As Kathy J also commented, what she needed was not a changed heart, but a new heart. We can try and try and try and try, and we can change a lot of things in our lives, but what we've received in Christ isn't a changed heart, but a new heart. Ezekiel, in speaking of the New Covenant, prophesied that the Lord would give us a new heart and would put a new spirit within us (Ez. 36:26).

So what we did when we came to Jesus is that we DIED to our own efforts to change. We died to struggling and striving to prove ourselves to God and to make ourselves more righteous than the scribes and Pharisees. We died to trying to be perfect. And we received freely a new heart and a new spirit. We received perfection as a gift. (See 2 Cor 5:21, Heb 10:14, Heb 7:19)

So why do we keep going back to what never worked?

"Dog" was a term of reproach used to humiliate people. Paul called false apostles "dogs." Dogs were unclean animals, and Paul used the term against those who would try to bring us back to a fleshly walk of trying to maintain righteousness by our own efforts.

So again, why do we keep going back to that? Who let the dogs out?

(Fourth and final part coming up).


  1. Awesome post, Joel.

    I know the reason I keep going back to what never worked is the same reason the people written about in Hebrews were running back. I started to feel the weight of my sin and I want to DO something to cover it up, rather than have faith in Jesus Christ. I feel compelled to work and re-dedicate myself in order to redeem myself. But the Holy Spirit wrote through Paul: "In Him we have redemption, the forgiveness of sins."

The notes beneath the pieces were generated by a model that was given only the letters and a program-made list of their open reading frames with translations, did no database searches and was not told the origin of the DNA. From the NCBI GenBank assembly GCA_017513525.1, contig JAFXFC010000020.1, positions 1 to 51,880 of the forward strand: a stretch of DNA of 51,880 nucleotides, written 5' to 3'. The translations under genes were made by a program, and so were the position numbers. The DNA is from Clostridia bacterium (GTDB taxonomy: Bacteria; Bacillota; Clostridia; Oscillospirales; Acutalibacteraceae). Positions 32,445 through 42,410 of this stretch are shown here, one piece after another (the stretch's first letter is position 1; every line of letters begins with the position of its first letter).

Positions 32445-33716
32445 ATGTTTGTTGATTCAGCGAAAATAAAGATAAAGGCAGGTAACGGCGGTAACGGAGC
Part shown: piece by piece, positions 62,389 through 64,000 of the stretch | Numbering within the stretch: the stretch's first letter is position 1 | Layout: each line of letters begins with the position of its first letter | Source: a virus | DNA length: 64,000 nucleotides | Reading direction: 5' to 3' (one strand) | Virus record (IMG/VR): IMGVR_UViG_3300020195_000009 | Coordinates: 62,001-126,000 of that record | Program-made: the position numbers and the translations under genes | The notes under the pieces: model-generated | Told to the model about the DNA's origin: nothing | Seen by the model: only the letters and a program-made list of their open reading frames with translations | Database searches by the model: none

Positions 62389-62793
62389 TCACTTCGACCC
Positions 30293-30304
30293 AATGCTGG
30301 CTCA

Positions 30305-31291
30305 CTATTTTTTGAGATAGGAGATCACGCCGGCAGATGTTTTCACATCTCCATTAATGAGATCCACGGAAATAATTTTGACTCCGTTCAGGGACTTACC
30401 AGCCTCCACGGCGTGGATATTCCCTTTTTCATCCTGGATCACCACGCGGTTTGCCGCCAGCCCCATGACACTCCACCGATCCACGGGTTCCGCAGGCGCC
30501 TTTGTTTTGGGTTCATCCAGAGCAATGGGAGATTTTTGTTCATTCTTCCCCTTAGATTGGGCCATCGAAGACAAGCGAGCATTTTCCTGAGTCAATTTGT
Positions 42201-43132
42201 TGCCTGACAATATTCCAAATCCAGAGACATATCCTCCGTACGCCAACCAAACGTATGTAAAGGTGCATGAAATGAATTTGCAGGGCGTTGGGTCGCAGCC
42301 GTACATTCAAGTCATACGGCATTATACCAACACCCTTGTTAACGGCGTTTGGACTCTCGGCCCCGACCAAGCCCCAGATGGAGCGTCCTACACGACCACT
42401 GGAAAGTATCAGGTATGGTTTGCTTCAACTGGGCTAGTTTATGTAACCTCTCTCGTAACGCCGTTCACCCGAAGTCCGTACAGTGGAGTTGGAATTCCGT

Also most Christians seem to think Jesus gives people a "second chance" at life and if they screw up too badly, they've had it unless they re-commit their lives to being a slave instead of a son.

  2. That "second chances" thing has always turned me off. I understand what people mean by it, but I disagree with them that God gives us second chances. When we failed to live up to perfection, we didn't get a second chance. We died. God didn't give our hearts a second chance to try again. He gave us a new heart and a new spirit.

    This life isn't about second chances and renewing our commitment to God. It's about living fully in the new life that He has given us freely and in understanding HIS commitment to us! :)

    We can dedicate and rededicate ourselves to the max, but He's not interested in us dedicating ourselves. Our dedicated selves amount to filthy rags. You are so right... "in Him we have redemption, the forgiveness of sins." The fact that He Himself has forgiven us and sanctified us... that is what makes us acceptable to Him!

  3. Good series of posts Joel!
    People all get hung up on 10 commandments, 600+ laws... everything
    They miss the whole point that Jesus was burying them under the law there by preparing them for the cross. Jesus did it to point them to the significance of the cross. Many didn't get it. and still many don't get it... I am thankful to God that He showed this to me gracefully...

  4. Bino,

    I think it's interesting how some people - especially those who have come to Christ (which, by the way, is only possible by dying to the Law) - think that we can get progressively "better" at keeping the law! If only people of today would put themselves in the shoes of those people who Jesus was talking to, and understand that those people already knew the Law. It then might become more clear that Jesus was really showing them the true depths of what the Law really means. As you say, He was burying them under the Law so they would come to the cross and receive Life simply by faith plus nothing.